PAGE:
"For these cells, adhering under high shear is like being in a huge wind storm," said Dr. Ley. "The challenge in this storm is not to get blown away."

Dr. Ley's studies could prove valuable in helping scientists understand how to reduce adhesion, where inflammation is unwanted, such as in heart or autoimmune disease, or to enhance the process, where more neutrophils are desired, such as in bacterial infections like MRSA. "The body needs to have enough neutrophils to fight off bacteria faster than they can grow," he said. "Better understanding of neutrophil adhesion could be very beneficial in that process. Conversely, interrupting this process could have major impacts in autoimmune and other inflammatory diseases."

About La Jolla Institute

Founded in 1988, the La Jolla Institute for Allergy & Immunology is a biomedical research nonprofit focused on improving human health through increased understanding of the immune system. Its scientists carry out research seeking new knowledge leading to the prevention of disease through vaccines and the treatment and cure of infectious diseases, cancer, inflammatory and autoimmune diseases such as rheumatoid arthritis, type 1 (juvenile) diabetes, Crohn's disease and asthma. La Jolla Institute's research staff includes more than 150 Ph.D.s and M.D.s. To learn more about the Institute's work, visit www.liai.org.

Bonnie Ward | EurekAlert!
Further information:
http://www.liai.org

More articles from Life Sciences:

nachricht Researchers identify potentially druggable mutant p53 proteins that promote cancer growth
09.12.2016 | Cold Spring Harbor Laboratory

nachricht Plant-based substance boosts eyelash growth
09.12.2016 | Fraunhofer-Institut für Angewandte Polymerforschung IAP

All articles from Life Sciences >>>

The most recent press releases about innovation >>>

Die letzten 5 Focus-News des innovations-reports im Überblick:

Im Focus: Electron highway inside crystal

Physicists of the University of Würzburg have made an astonishing discovery in a specific type of topological insulators. The effect is due to the structure of the materials used. The researchers have now published their work in the journal Science.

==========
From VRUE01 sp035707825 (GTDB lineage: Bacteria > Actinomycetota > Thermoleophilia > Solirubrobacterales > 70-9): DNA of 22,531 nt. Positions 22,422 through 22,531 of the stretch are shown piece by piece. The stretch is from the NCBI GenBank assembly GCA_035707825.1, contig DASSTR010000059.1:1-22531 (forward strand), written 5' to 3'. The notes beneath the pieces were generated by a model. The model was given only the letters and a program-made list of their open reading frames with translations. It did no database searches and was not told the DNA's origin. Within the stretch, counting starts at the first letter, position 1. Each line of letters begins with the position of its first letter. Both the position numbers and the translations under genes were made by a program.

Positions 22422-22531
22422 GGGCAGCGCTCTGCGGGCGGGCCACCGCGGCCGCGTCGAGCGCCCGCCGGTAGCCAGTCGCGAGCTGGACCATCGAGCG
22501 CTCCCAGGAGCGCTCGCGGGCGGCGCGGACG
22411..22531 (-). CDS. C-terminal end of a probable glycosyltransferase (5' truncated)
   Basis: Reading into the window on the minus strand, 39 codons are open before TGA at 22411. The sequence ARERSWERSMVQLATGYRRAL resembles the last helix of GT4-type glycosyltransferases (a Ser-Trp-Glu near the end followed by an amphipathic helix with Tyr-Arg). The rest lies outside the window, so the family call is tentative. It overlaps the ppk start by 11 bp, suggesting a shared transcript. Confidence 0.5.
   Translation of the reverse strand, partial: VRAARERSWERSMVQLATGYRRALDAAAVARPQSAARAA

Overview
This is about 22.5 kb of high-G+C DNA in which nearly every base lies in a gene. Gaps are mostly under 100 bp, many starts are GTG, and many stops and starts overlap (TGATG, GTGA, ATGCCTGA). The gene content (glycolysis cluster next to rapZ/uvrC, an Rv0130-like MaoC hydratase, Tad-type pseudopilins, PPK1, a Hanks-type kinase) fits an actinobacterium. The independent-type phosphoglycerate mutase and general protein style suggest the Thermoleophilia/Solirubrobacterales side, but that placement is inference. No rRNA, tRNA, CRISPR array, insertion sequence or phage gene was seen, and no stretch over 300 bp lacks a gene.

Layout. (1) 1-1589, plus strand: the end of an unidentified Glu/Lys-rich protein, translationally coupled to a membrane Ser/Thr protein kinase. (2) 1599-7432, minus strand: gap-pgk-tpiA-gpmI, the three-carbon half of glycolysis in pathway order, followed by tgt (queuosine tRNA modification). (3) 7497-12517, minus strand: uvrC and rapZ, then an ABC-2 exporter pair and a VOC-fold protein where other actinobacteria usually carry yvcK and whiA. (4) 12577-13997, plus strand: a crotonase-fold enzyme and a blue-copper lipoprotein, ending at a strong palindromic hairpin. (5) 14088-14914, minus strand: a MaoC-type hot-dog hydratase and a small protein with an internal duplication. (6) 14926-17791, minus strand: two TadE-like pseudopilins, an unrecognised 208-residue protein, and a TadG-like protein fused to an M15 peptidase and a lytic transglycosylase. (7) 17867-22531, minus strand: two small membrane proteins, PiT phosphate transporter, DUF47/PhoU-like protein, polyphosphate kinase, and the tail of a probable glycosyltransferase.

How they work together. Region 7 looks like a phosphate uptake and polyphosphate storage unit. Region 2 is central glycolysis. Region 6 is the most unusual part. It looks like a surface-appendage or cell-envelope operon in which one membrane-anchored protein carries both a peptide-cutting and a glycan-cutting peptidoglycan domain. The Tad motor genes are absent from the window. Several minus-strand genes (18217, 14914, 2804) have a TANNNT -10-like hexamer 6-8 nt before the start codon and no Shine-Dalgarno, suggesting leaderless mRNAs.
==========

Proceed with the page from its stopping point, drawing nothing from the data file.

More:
Topological insulators are currently the hot topic in physics according to the newspaper Neue Zürcher Zeitung. Only a few weeks ago, their importance was...

Im Focus: Significantly more productivity in USP lasers

In recent years, lasers with ultrashort pulses (USP) down to the femtosecond range have become established on an industrial scale. They could advance some applications with the much-lauded “cold ablation” – if that meant they would then achieve more throughput. A new generation of process engineering that will address this issue in particular will be discussed at the “4th UKP Workshop – Ultrafast Laser Technology” in April 2017.

Even back in the 1990s, scientists were comparing materials processing with nanosecond, picosecond and femtosesecond pulses. The result was surprising:...

Im Focus: Shape matters when light meets atom

Mapping the interaction of a single atom with a single photon may inform design of quantum devices

Have you ever wondered how you see the world? Vision is about photons of light, which are packets of energy, interacting with the atoms or molecules in what...

Im Focus: Novel silicon etching technique crafts 3-D gradient refractive index micro-optics

A multi-institutional research collaboration has created a novel approach for fabricating three-dimensional micro-optics through the shape-defined formation of porous silicon (PSi), with broad impacts in integrated optoelectronics, imaging, and photovoltaics.

Working with colleagues at Stanford and The Dow Chemical Company, researchers at the University of Illinois at Urbana-Champaign fabricated 3-D birefringent...

Im Focus: Quantum Particles Form Droplets

In experiments with magnetic atoms conducted at extremely low temperatures, scientists have demonstrated a unique phase of matter: The atoms form a new type of quantum liquid or quantum droplet state. These so called quantum droplets may preserve their form in absence of external confinement because of quantum effects. The joint team of experimental physicists from Innsbruck and theoretical physicists from Hannover report on their findings in the journal Physical Review X.

“Our Quantum droplets are in the gas phase but they still drop like a rock,” explains experimental physicist Francesca Ferlaino when talking about the...

All Focus news of the innovation-report >>>

Anzeige

Anzeige

Event News

ICTM Conference 2017: Production technology for turbomachine manufacturing of the future

16.11.2016 | Event News

Innovation Day Laser Technology – Laser Additive Manufacturing

01.11.2016 | Event News

#IC2S2: When Social Science meets Computer Science - GESIS will host the IC2S2 conference 2017

14.10.2016 | Event News

 
Latest News

Researchers identify potentially druggable mutant p53 proteins that promote cancer growth

09.12.2016 | Life Sciences

Scientists produce a new roadmap for guiding development & conservation in the Amazon

09.12.2016 | Ecology, The Environment and Conservation

Satellites, airport visibility readings shed light on troops' exposure to air pollution

09.12.2016 | Health and Medicine

VideoLinks
B2B-VideoLinks
More VideoLinks >>>